Here in Greater Manchester we're one of the six English subregions electing new supermayors, alongside places like Liverpool City Region and a sprawling mass of Yorkshire and Derbyshire around Sheffield.
You get to exercise two preference votes in this, so you get to pick two parties or two individuals, but one preference is a dead simple decision - because Jane Brophy's standing.
While I get to ponder who to give my other vote to, for one preference, it's payback: more than 20 years ago Jane stood alone in Trafford against Labour and Tory homophobia, indeed the other day I found a copy of the Delga News reporting the story.
New Labour Trafford had signed up to the UN Convention on the Rights of the Child, and wanted to celebrate the fact in an attention-seeking event that would please the press. Cue a big conference at Manchester United football ground, with lots of sixth-form students from nearby schools bussed in.
However a consultation with those same young people in the Trafford area had produced a list of things they wanted to get from the event, and in those days of an unequal age of consent, no partnership rights, and the freedom of employers to fire staff at will on the grounds of bisexuality or homosexuality, the single most frequently raised issue had been being LGB. Probably not LGBT: it was the 90s remember.
But Section 28 was on the statute books, so even though article 17 of the Convention is the right to information and article 28 is a right to education, the council's Labour leadership and Tory opposition decided it was all too liable to encourage kids to turn gay, and barred such information from being provided at the conference. Even though the previous three such events, held in other towns, had offered the same thing and without a whisper of a Section 28 prosecution ensuing.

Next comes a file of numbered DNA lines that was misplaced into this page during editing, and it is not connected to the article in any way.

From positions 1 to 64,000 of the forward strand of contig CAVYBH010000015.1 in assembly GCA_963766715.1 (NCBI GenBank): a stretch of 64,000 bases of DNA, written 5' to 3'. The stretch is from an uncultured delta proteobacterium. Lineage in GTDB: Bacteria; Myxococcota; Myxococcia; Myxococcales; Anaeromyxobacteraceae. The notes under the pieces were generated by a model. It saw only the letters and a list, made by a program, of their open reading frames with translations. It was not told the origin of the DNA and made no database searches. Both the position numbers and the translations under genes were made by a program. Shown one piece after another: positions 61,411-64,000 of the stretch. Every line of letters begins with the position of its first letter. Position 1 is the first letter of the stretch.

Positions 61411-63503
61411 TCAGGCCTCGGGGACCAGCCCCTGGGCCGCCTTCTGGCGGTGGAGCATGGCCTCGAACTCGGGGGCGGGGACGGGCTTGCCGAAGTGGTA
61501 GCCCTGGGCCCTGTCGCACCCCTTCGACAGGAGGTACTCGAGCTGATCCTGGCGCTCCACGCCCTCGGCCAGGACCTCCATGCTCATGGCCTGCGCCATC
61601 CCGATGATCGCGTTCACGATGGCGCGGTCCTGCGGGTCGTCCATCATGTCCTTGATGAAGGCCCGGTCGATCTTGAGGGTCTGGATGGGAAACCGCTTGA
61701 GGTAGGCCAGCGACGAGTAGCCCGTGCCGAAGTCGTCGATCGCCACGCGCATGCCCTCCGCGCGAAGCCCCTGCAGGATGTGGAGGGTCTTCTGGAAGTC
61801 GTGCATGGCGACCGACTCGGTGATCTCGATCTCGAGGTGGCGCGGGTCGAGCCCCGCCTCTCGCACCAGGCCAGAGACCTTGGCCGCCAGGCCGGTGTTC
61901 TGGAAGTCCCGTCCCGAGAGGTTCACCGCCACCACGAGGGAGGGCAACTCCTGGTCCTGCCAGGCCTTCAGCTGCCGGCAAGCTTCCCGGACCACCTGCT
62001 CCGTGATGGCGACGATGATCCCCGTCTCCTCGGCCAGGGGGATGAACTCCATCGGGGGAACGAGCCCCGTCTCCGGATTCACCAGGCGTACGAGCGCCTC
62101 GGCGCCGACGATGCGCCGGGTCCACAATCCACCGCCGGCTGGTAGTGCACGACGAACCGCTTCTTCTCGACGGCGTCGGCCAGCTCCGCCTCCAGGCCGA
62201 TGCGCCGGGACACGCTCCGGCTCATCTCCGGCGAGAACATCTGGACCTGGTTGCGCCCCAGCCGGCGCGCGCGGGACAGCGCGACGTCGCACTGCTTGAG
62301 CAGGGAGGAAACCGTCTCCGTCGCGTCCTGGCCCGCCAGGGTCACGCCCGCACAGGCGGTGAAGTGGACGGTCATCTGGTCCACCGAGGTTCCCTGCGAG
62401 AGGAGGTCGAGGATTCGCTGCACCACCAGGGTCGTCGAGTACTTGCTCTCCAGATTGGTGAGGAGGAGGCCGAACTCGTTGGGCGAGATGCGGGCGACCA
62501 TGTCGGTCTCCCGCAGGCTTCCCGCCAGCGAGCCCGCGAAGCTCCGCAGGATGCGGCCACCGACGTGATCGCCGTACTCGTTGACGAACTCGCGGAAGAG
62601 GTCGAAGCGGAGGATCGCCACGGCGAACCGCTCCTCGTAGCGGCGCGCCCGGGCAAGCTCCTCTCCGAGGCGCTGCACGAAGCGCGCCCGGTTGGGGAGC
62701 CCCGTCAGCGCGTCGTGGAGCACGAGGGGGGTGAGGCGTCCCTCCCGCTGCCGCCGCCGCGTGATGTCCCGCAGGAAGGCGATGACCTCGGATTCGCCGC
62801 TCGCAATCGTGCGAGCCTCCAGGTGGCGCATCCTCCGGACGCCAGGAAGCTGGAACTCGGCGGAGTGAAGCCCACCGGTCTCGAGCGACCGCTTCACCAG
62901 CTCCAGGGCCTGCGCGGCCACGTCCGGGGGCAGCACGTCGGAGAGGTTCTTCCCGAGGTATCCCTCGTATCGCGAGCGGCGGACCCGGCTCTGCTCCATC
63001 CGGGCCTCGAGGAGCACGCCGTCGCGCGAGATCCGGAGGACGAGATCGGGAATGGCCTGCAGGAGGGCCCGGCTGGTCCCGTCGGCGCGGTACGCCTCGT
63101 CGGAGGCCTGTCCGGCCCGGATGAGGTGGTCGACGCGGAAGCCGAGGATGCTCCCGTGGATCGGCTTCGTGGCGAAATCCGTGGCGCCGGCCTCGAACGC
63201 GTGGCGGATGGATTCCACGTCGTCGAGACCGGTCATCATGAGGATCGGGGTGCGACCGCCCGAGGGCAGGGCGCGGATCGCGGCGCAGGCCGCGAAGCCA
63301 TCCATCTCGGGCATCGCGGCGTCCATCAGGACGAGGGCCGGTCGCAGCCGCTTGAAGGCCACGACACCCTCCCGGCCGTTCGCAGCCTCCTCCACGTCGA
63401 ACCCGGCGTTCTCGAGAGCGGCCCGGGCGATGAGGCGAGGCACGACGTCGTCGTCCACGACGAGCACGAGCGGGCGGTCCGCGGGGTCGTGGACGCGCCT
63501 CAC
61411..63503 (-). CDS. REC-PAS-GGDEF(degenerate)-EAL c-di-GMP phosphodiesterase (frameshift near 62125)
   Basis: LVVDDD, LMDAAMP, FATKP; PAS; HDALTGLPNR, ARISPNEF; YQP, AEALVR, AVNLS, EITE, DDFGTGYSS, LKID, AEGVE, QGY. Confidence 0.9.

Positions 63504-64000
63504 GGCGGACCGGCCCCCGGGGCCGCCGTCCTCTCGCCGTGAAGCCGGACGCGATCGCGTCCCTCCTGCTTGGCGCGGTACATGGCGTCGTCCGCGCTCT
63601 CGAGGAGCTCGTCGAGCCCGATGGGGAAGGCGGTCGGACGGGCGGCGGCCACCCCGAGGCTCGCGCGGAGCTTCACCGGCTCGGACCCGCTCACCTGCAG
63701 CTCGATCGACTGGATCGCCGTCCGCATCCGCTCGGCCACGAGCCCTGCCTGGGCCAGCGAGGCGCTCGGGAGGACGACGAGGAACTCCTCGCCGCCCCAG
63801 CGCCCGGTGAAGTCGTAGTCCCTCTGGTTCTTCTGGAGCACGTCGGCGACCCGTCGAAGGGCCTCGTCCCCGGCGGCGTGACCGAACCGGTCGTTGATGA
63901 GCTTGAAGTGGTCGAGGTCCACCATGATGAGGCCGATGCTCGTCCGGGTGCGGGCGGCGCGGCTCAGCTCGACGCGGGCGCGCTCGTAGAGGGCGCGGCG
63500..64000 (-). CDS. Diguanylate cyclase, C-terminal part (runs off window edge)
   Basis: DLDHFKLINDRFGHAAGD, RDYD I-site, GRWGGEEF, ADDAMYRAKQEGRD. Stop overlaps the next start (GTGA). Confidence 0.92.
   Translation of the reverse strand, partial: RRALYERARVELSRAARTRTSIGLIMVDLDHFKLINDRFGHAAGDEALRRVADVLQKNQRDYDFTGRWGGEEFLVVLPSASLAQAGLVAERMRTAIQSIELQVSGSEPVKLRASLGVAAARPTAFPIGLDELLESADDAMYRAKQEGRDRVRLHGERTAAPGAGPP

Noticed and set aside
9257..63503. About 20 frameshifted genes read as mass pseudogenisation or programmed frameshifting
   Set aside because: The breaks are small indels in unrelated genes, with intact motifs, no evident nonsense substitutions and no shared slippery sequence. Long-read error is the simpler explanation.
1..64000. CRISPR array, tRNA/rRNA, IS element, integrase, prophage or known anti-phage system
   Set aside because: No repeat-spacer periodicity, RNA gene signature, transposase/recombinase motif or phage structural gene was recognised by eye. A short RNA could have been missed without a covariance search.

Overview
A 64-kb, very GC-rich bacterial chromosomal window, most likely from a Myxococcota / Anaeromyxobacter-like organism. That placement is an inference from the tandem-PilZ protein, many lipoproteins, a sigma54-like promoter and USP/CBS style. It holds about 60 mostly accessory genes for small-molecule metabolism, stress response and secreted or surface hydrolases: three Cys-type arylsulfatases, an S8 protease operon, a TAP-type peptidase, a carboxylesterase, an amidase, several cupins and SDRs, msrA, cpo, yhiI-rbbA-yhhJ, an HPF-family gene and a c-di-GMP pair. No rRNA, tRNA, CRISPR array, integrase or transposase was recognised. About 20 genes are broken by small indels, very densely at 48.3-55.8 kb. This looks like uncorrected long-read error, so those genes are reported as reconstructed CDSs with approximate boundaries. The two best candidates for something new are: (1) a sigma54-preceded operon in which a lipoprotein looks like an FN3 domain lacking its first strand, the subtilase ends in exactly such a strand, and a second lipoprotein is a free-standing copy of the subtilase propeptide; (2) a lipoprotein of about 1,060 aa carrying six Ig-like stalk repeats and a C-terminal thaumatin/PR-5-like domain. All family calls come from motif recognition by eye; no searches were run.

As an aside, you do have to wonder how a workshop telling teens that they (if male) had to wait another five years to have sex, couldn't marry or adopt, would be perpetually insecure in their working life, would have lesser pension rights, be more likely to be made homeless and so forth, could be deemed to encourage them to make such a "lifestyle choice". This might be a sweeping generalisation about what people hope for in their futures, but surely it would if anything put them off.
As a local Lib Dem councillor Jane Brophy made a speech in full council challenging this, championing the need for isolated young bi and gay people to be given the information and support they needed. It was great to witness a press storm on the day that saw the leader of Trafford on Radio 4's Today programme and in the Manchester Evening News having to defend her decision to bar young people from learning about their rights at an event supposedly celebrating the council's commitment to doing exactly the opposite.
Anyway, back in those days of the mid 90s LGB(T+) rights were not popular, and when there were no votes to be had in championing them Jane stuck her neck out because it was the right thing to do.
Giving her my first preference vote seems a small thing to do to return the favour.